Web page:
States Move To Support Families During Pandemic

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K-12 schools across the country are reopening for the fall, and we are all waiting anxiously to see how everything goes. Will schools that open for in-person instruction see coronavirus outbreaks? Will schools that are delaying or choosing to operate virtually do a better job connecting to and educating students than they did in the spring when they were improvising? How many families will flee the traditional public system to private schools and “pandemic pods,” potentially never to return?

We won’t know the answers to these questions for some time, but in the meantime, policymakers across several states are taking concrete steps to try and support families in the age of Covid-19.

In North Carolina, the legislature passed a coronavirus relief bill, HB 1105, that included several provisions supporting families during the pandemic. It contained a $335 tax credit for costs related to at-home learning, lifted enrollment and income caps on for the state’s Opportunity Scholarship program, and allowed the state’s two virtual charter schools to enroll more students. HB 1105 passed with wide majorities (104-10 in the House and 44-5 in the Senate) and Gov. Roy Cooper signed it into law.

In the Wall Street Journal, my friend Max Eden heads out west to Idaho to describe the Gem State’s Advanced Opportunities program. That program grants seventh-graders $4,125 to customize their high school education. It existed before the coronavirus and had been supporting students taking online courses, AP exams, and career and technical courses for four years now. When the coronavirus pandemic hit, the program put Idaho students in a much better position, as they were easily able to access online courses and continue their learning.

Back in the middle of July, Oklahoma Gov. Kevin Stitt rolled out a series of proposals to help families. These include Learn Anywhere Oklahoma, a $12 million program to support more online coursework; the Bridge the Gap Digital Wallet, which gave $1,500 grants to low income families to purchase supplies needed for online learning and other necessary educational services; and Stay in School Funds, providing $6,500 scholarships to allow low-income students to stay in the private schools they attended last year.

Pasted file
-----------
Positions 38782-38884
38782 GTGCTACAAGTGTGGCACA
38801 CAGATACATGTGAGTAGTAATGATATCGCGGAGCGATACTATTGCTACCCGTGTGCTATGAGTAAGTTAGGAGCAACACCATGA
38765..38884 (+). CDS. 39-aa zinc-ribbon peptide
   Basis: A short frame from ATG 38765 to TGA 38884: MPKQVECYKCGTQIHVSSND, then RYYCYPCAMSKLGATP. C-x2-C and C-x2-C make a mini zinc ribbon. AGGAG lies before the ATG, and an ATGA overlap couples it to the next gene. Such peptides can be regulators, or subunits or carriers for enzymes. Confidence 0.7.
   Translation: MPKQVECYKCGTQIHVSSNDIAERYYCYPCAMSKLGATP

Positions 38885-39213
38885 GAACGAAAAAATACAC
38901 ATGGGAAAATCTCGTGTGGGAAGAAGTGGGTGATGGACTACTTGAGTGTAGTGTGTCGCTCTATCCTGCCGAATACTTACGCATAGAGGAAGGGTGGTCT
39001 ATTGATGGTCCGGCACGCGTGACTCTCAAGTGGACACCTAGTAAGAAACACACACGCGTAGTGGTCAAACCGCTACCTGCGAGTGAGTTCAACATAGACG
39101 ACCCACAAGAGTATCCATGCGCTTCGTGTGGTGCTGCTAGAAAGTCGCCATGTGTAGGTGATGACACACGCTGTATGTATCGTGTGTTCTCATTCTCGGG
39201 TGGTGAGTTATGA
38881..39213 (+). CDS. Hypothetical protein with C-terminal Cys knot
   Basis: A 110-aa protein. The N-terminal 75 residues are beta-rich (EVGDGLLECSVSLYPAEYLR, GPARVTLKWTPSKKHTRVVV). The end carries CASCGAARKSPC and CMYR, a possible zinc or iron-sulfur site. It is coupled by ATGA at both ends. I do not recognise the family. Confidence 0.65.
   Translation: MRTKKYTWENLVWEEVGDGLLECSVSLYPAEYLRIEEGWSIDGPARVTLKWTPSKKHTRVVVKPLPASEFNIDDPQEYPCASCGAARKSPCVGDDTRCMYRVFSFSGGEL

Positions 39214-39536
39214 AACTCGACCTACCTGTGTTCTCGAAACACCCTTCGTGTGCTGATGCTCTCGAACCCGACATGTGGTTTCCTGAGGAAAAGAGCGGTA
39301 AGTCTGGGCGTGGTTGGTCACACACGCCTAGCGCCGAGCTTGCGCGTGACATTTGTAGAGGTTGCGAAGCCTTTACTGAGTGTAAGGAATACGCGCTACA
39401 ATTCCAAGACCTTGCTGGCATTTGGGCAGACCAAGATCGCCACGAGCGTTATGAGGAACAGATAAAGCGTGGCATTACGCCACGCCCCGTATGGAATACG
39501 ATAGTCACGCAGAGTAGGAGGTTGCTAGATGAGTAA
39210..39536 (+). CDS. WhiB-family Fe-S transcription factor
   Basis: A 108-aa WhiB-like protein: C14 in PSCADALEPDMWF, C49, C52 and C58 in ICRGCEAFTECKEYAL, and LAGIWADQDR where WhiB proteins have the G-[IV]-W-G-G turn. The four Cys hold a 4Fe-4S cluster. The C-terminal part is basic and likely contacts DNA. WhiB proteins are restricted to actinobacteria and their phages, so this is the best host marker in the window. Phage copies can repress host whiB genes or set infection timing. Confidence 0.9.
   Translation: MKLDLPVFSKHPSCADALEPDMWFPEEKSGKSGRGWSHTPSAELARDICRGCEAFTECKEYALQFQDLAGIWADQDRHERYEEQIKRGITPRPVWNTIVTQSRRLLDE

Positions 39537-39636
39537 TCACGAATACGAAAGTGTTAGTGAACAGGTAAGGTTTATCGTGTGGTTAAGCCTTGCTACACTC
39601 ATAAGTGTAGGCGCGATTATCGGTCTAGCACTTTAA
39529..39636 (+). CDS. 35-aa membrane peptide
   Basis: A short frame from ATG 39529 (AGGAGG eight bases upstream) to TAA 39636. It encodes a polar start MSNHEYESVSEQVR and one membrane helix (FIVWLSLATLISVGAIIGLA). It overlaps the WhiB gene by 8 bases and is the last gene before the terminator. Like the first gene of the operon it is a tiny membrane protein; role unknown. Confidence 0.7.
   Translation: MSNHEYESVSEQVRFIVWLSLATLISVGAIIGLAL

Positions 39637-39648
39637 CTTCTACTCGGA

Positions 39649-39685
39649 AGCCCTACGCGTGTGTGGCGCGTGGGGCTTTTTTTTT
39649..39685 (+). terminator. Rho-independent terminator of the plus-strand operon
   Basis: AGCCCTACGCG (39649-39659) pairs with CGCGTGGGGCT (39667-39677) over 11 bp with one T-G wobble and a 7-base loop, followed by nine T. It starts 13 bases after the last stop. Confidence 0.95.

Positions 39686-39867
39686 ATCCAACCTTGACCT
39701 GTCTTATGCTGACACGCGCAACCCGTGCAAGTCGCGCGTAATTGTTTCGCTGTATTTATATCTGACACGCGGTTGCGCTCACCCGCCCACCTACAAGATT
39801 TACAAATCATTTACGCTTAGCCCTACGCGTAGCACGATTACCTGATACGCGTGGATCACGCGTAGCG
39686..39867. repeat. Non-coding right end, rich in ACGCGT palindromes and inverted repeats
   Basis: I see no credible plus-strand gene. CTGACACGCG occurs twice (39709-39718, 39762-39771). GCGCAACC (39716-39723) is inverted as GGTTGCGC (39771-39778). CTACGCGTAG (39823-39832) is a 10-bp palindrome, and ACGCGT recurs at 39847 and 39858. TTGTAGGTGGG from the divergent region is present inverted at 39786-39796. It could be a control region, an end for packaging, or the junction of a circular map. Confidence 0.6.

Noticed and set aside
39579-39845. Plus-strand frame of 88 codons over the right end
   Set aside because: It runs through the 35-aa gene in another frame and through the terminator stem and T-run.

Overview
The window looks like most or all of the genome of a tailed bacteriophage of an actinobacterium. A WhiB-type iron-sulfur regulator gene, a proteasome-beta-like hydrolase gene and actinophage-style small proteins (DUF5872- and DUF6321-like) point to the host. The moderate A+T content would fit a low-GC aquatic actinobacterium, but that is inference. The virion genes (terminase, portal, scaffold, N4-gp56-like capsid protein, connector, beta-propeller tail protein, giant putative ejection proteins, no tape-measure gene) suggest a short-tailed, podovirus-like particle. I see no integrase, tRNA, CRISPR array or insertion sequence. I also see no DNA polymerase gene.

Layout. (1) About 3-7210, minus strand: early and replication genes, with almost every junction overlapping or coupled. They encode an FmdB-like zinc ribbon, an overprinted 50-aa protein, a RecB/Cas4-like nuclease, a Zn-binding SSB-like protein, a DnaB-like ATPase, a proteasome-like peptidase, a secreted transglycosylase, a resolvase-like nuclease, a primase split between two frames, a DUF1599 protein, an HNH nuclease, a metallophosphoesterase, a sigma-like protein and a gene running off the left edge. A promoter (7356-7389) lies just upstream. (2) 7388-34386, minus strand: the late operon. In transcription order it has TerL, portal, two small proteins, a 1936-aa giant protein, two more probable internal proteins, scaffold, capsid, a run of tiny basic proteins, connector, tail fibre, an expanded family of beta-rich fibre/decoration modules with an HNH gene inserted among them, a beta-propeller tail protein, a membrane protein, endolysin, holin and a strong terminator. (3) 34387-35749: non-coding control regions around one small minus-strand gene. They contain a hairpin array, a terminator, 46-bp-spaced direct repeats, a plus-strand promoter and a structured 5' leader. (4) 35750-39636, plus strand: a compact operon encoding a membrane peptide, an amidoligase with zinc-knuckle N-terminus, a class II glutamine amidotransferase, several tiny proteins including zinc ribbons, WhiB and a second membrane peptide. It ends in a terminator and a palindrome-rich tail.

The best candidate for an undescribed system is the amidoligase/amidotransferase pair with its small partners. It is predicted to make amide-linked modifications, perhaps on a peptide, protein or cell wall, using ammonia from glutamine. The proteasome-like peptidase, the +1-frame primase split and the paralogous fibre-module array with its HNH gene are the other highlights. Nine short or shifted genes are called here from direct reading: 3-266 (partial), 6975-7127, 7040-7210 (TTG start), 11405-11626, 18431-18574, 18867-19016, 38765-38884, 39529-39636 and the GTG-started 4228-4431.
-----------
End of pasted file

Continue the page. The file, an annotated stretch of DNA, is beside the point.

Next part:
Gov. Henry McMaster of South Carolina unveiled SAFE grants at the end of July, providing $6,500 scholarships to approximately 5,000 K-12 students from families that earn up to 300 percent of the federal poverty line. These scholarships will be only be for the 2020-21 school year and will funded via federal CARES Act dollars.

There are also plans afoot in Pennsylvania and Rhode Island to provide education savings accounts for families, either for supplemental educational needs to try and make up for lost learning time, or for families in public schools that are not reopening with in-person instruction so that they can find a better educational option elsewhere.

Many of these programs and initiatives have become political footballs. In North Carolina, the school choice-related provisions have attracted opprobrium, even though they are part of a relief package that seems to offer a bit something for everyone. In South Carolina, opponents are litigating SAFE Grants. It is unclear if Pennsylvania or Rhode Island will be able to get enough support to get their programs up and running.

This is, of course, unfortunate. It is also hard not to see it as a rearguard action on the part of public schools that lack confidence in their reopening plans. In every case, the support being offered to students to seek options outside of the traditional system is a rounding error compared to the funding going to support public schools. There is something else going on here.

If public schools have strong plans that they have communicated well to families, they have nothing to worry about. We know families will seek out the educational option that works best for their children if they’re given a chance. For many, that will undoubtedly mean sticking with their traditional school in their community. But for those who need something other than what those schools are proposing, we owe it to them to make sure those opportunities exist.



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